Greek authorities on Wednesday jailed the abbot of a 1,000-year-old Greek Orthodox monastery pending trial for his alleged key role in a land swap with the state that blew up into a major political scandal.
Investigators have said the deal was weighted in favor of Vatopedi Monastery in northern Greece and cost taxpayers about euro100 million ($131 million). Two ministers lost their jobs over the swap, which the conservative government canceled, but legal issues have delayed the full restitution.
The scandal nonetheless contributed significantly to the conservatives' 2009 general election defeat.
Abbot Efraim, 55, was led to Athens' Korydallos prison after spending the night in the capital's police headquarters, following a 600-kilometer (370-mile) journey from the Orthodox monastic sanctuary of Mount Athos _ from which women and female animals have been banned since 1046.
A few dozen supporters shouted slogans outside the prison.
Efraim had been kept under guard in his monastery cell since Saturday, having been temporarily judged unfit to travel due to a high fever and a high blood sugar count. He will stand trial on charges of embezzlement, money laundering and making a false statement.
Fellow Christian Orthodox Russia waded into the fray on Wednesday, with the country's Foreign Ministry criticizing the decision to jail Efraim.
"Bearing in mind the statement by Abbot Efraim of his willingness to cooperate with investigative organs and the condition of his health, we are deeply concerned by the decision of the Greek judicial organs to keep him in custody pending trial, which doesn't take into account the rulings and recommendations of the European Court of Human Rights," ministry spokesman Alexander Lukashevich said in a statement.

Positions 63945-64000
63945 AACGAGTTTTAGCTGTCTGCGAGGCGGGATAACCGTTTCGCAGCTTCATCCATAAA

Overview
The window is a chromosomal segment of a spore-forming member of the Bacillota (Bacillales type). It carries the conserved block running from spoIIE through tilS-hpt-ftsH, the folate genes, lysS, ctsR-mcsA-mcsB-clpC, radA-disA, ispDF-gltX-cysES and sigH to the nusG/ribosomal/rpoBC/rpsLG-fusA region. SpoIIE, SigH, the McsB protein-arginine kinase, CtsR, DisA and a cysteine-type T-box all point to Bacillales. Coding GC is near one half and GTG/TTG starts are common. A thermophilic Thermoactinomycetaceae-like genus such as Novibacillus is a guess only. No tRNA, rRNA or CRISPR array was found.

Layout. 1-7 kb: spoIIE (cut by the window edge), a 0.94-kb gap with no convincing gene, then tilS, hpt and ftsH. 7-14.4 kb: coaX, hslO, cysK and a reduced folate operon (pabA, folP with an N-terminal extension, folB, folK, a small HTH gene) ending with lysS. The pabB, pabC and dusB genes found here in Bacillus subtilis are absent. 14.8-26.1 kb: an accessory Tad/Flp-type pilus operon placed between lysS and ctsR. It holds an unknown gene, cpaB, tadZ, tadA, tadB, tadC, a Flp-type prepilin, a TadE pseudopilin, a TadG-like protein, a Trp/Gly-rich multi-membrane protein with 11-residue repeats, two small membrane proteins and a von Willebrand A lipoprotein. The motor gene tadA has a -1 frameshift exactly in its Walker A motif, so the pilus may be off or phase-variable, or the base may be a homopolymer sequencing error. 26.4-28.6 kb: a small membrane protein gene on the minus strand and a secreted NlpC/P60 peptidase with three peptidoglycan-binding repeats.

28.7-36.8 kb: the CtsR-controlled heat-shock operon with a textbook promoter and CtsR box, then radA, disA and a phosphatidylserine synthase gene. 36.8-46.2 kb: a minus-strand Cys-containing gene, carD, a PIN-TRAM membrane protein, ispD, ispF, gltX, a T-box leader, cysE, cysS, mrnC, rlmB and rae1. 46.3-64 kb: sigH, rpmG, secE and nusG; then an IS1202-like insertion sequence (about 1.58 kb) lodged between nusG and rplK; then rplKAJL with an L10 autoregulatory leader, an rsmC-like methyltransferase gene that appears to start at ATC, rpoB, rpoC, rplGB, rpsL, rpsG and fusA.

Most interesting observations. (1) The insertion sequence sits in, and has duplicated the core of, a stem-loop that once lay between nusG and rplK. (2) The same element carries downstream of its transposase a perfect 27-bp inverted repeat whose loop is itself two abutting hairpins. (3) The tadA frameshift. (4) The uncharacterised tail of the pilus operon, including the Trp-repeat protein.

The abbot had escorted a Christian relic from the monastery's collection to Russia in October, which millions of faithful in 15 Russian cities lined up to view. In Moscow, the queue to see the belt purportedly worn by the Virgin Mary stretched for 2.5 miles (4 kilometers), and the wait was as long as 24 hours.
Greece's Foreign Ministry rejected the criticism.
"Greece is a country ruled by the law that has a long democratic tradition and respect for human rights, where there is full respect for the independence of justice and a clear separation of powers," ministry spokesman Grigoris Delavekouras said. "On these issues, Greece accepts no indications on how to act."
On Tuesday night, several hundred monks, nuns and other demonstrators gathered outside a central court building to protest Efraim's arrest.
No trial date has been set, and the abbot's lawyers are expected to apply for his release. Under Greek law, suspects can be jailed for up to 18 months pending trial.
Greek politicians embroiled in the scandal will not stand trial, as parliament ruled this year that the statute of limitations _ which is far more restrictive for members of parliament than for other citizens _ had expired.
Vatopedi Monastery is a treasure hove of mediaeval artifacts and books. It has attracted large numbers of male guests, including Britain's Prince Charles, who is a frequent visitor to Mount Athos.